This study aimed at clarifying the “personal teaching theory (PTT)” of teachers as to how to give lessons in mathematics. PTT is supposed to be a belief system involved in everyone's teaching activity. The subjects were 592 elementary and 286 junior high school teachers. They were asked to respond to a questionaire with a 6-point bipolar scale, describing actual teaching activities on mathematics. Factor analysis of their responses yielded six factors: Teaching paces (student-centered vs. teacher-centered), Teaching styles (heuristic vs. explanation), Use of materials (textbook-centered vs. flexible use), Homework (required vs. not required), Teaching processes (rigid vs. flexible), Planning lessons (consulting with colleagues vs. self deciding). The PTT profiles of lessons were derived in terms of these six factors; also the profiles were derived toward the students good at mathematics as well as those doing poorly at it.
A moving train (target) disappeared behind a block and subjects were to predict when the target passed on a marker on the block. Three samples of subjects: nursery school children, second-grade primary school children, and university students were asked to participate in the experiment. Analysis of the results shows that the perception of constant velocity and acceleration of university students was direct and accurate, but in both groups of children perception was found to be inaccurate when the target moved with acceleration. It was therefore supposed that the concept of acceleration was lacking in children. It was however found that the perception became accurate after instructions on acceleration were given. It was supposed that children acquired the concept of acceleration only after being instructed. This shows that the concept of acceleration may be formed through instruction.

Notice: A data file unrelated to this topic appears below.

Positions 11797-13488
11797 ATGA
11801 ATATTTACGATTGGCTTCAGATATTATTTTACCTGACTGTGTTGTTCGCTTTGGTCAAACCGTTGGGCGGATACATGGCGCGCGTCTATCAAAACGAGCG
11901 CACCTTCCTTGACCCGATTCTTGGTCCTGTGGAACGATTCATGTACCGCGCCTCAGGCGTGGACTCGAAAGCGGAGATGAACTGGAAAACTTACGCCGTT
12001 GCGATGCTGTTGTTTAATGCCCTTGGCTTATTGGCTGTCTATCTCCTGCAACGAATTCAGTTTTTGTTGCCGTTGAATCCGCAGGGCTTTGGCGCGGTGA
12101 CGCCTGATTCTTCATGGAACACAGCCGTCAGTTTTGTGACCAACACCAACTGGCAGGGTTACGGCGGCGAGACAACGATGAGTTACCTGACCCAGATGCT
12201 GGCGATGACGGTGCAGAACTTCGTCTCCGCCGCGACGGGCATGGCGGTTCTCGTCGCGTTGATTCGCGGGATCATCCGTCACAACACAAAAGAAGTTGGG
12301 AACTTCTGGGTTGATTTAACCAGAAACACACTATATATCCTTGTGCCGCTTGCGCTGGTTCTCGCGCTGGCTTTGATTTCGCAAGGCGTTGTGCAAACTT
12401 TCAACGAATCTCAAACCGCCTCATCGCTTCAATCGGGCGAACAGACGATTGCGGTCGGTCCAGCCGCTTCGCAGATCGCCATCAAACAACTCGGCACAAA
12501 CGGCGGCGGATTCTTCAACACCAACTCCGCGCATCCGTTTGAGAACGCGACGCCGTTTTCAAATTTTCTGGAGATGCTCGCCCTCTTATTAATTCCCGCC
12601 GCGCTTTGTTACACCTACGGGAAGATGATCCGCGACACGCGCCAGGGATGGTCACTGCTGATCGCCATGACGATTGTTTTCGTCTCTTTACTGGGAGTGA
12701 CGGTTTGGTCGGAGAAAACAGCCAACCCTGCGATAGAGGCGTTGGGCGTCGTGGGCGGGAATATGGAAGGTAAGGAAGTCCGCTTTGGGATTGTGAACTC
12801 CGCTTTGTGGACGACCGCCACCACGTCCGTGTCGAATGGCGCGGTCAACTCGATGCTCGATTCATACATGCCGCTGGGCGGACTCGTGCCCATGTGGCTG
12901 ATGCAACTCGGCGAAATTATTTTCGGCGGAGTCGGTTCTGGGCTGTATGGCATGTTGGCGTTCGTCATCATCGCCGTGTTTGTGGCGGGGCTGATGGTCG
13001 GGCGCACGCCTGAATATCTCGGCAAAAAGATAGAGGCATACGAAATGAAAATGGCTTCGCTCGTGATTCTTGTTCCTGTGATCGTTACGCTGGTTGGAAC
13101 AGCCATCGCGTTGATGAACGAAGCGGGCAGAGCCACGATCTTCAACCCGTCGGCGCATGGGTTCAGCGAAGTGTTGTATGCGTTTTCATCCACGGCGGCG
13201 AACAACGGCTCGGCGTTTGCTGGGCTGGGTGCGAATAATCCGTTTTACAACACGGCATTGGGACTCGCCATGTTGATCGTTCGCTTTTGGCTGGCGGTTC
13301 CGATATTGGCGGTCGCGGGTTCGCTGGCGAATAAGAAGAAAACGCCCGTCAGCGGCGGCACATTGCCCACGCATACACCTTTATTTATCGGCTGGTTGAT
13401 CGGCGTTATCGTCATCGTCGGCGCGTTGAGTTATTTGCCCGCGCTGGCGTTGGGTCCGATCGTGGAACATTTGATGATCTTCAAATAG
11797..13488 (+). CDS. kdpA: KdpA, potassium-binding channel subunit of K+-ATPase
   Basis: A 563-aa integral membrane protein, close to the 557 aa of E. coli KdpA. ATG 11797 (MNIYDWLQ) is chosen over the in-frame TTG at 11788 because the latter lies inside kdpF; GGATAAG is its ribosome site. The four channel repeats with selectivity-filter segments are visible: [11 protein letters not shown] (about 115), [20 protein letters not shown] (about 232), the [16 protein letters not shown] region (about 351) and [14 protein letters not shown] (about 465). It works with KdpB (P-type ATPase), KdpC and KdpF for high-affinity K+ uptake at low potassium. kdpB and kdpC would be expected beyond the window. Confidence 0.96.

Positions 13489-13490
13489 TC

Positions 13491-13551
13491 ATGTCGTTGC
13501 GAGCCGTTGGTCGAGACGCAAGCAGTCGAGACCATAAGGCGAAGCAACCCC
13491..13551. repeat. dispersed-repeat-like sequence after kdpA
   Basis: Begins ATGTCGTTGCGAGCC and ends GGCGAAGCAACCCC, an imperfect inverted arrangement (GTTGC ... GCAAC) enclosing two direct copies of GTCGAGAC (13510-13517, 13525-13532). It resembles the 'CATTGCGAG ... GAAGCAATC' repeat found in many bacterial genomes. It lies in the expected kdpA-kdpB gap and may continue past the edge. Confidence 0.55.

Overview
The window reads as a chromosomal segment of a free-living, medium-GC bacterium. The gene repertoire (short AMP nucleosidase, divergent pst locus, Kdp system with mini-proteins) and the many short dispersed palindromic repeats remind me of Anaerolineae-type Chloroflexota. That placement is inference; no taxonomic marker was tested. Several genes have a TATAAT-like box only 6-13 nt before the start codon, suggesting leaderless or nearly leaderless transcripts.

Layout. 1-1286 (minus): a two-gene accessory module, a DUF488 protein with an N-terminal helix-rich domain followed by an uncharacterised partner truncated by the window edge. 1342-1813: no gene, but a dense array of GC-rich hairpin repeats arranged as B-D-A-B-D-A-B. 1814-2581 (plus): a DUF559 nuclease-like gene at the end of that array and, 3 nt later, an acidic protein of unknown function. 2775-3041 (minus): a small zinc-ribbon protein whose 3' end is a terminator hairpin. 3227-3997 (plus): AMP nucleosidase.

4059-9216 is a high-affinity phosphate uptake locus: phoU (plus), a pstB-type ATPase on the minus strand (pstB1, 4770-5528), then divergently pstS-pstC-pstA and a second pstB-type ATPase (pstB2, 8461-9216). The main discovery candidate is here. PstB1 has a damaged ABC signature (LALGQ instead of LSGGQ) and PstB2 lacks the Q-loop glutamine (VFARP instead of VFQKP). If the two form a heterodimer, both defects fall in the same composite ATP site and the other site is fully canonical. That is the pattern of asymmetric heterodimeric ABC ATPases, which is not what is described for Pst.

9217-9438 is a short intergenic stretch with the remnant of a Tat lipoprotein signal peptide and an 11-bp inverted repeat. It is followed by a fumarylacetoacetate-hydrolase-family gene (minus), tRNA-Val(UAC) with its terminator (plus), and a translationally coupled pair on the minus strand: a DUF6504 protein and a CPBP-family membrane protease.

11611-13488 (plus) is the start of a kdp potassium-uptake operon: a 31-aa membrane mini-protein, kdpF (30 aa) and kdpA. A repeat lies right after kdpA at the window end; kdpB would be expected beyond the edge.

Two experiments were conducted to test Bryant (1982)'s hypothesis that what is critical to a concept development is not “conflict” as Piaget emphasized but “agreement” between strategies. In Experiment 1, spontaneous measurement was examined with 20 5-and 6-year-old children following Bryant's method in a simpler form. One group proved that the results of their “measurements” using rods agreed with the results of “direct side-by-side comparisons”, while another group proved that the results of their “measurements” conflicted with the results of “direct comparisons from different levels”. The result was that children who experienced agreements made more spontaneous measurements than those experiencing conflicts. In Experiment 2, number onservation was examined with 40 5-and 6-year-old children. One group proved that the results of their “countings” agreed with the results of “one-to-one correspondences” using sticks, while another group proved that the results of their “countings” conflicted with the results of “direct visual comparisons”. The result was that children who experienced agreements conserved numbers of 4 to 10 better than those experiencing conflicts.
The purpose of this study is to propose a criterion for determining the number of common factors. This criterion is called MSCV (Model Selector by Cross Validation), which is an estimator of expected log-likelihood. Through the results of computer simulations, the criterion is shown to be effective for determining the number of common factors in factor analysis. The practical application with such criterion is demonstrated by using standardized data of Japanese WISC-R, made of three common factors.